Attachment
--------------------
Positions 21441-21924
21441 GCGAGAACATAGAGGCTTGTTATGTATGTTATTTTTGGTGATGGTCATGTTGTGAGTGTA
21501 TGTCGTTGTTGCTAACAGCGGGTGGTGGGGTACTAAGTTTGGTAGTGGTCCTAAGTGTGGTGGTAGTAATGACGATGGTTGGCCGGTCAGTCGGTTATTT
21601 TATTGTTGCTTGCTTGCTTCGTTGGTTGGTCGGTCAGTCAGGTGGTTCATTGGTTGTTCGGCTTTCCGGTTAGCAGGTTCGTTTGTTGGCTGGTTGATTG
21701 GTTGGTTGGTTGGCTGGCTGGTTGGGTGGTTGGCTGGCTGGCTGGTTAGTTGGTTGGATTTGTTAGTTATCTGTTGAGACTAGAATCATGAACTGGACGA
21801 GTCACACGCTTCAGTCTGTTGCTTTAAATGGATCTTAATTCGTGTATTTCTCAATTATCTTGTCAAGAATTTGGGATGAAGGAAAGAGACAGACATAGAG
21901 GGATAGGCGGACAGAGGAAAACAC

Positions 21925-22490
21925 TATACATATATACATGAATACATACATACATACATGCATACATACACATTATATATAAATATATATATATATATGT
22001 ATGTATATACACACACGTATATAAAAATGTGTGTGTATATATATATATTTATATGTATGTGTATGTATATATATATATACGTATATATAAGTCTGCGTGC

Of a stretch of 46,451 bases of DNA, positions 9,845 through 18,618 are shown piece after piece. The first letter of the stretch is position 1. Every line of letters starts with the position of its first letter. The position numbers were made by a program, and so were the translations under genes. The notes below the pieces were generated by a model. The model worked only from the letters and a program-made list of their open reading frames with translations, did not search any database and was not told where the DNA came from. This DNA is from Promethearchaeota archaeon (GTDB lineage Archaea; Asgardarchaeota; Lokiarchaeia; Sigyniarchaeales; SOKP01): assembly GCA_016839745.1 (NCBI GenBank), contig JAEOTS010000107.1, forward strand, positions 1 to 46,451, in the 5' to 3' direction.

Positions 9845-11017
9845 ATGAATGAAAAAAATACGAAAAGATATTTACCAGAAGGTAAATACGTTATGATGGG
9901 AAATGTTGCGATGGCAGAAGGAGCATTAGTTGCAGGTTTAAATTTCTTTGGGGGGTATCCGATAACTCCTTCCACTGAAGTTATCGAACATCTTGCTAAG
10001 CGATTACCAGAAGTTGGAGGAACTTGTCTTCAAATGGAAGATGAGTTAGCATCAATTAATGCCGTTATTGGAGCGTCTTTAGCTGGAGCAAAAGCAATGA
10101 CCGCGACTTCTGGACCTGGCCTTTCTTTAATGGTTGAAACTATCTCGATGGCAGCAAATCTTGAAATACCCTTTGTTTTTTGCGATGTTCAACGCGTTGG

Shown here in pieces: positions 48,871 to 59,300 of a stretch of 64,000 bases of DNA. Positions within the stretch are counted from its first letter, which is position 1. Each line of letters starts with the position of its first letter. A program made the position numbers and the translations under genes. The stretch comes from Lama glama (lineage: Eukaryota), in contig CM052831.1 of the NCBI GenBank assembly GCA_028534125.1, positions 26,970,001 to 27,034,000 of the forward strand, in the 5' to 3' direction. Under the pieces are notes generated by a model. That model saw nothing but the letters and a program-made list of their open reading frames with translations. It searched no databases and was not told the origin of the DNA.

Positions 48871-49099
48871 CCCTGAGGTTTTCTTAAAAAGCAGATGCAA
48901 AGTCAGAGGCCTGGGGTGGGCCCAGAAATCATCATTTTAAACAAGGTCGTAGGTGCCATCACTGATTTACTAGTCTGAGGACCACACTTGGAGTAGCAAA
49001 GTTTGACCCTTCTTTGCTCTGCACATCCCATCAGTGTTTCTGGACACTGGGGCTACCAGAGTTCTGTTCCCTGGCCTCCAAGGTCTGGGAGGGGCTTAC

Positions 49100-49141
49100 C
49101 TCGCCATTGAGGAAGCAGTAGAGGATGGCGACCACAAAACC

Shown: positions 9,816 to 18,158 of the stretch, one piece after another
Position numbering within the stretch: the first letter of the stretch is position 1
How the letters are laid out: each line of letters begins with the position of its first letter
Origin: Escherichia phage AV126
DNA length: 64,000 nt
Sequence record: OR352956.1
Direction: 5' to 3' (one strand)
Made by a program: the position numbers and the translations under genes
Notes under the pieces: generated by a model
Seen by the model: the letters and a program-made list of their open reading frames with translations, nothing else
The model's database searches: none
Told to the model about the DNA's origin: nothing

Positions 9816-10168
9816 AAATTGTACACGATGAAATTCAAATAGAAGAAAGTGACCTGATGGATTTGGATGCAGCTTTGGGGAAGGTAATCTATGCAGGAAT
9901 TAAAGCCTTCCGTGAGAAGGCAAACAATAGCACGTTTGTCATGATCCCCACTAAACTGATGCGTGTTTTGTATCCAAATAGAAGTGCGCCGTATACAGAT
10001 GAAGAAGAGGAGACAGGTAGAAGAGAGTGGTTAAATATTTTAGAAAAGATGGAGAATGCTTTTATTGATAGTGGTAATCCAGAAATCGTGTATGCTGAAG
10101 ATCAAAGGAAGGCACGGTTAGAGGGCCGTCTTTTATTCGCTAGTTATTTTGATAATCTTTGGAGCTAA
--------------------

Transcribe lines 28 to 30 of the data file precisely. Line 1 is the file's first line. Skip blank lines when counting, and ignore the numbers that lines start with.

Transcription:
Origin: Escherichia phage AV126
DNA length: 64,000 nt
Sequence record: OR352956.1